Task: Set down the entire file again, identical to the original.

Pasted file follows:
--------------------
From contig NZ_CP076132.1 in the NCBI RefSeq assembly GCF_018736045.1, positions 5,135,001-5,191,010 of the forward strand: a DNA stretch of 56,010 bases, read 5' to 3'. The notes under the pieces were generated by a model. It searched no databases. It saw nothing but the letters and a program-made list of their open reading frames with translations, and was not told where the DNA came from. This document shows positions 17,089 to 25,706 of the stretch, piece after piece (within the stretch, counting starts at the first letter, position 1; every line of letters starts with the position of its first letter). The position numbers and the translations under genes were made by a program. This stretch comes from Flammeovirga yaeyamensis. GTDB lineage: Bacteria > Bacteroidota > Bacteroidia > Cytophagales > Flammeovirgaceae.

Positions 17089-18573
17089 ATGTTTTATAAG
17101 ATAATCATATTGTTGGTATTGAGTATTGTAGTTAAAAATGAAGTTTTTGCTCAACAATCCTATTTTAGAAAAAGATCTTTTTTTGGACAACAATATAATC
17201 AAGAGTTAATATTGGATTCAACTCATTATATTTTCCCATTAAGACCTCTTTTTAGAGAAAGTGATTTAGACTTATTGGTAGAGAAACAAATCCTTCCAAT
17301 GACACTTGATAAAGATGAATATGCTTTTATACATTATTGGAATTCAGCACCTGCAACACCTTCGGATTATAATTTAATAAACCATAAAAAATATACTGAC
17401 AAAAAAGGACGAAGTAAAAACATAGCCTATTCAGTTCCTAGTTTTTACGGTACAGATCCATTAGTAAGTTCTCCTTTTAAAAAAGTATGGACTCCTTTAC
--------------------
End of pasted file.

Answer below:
From contig NZ_CP076132.1 in the NCBI RefSeq assembly GCF_018736045.1, positions 5,135,001-5,191,010 of the forward strand: a DNA stretch of 56,010 bases, read 5' to 3'. The notes under the pieces were generated by a model. It searched no databases. It saw nothing but the letters and a program-made list of their open reading frames with translations, and was not told where the DNA came from. This document shows positions 17,089 to 25,706 of the stretch, piece after piece (within the stretch, counting starts at the first letter, position 1; every line of letters starts with the position of its first letter). The position numbers and the translations under genes were made by a program. This stretch comes from Flammeovirga yaeyamensis. GTDB lineage: Bacteria > Bacteroidota > Bacteroidia > Cytophagales > Flammeovirgaceae.

Positions 17089-18573
17089 ATGTTTTATAAG
17101 ATAATCATATTGTTGGTATTGAGTATTGTAGTTAAAAATGAAGTTTTTGCTCAACAATCCTATTTTAGAAAAAGATCTTTTTTTGGACAACAATATAATC
17201 AAGAGTTAATATTGGATTCAACTCATTATATTTTCCCATTAAGACCTCTTTTTAGAGAAAGTGATTTAGACTTATTGGTAGAGAAACAAATCCTTCCAAT
17301 GACACTTGATAAAGATGAATATGCTTTTATACATTATTGGAATTCAGCACCTGCAACACCTTCGGATTATAATTTAATAAACCATAAAAAATATACTGAC
17401 AAAAAAGGACGAAGTAAAAACATAGCCTATTCAGTTCCTAGTTTTTACGGTACAGATCCATTAGTAAGTTCTCCTTTTAAAAAAGTATGGACTCCTTTAC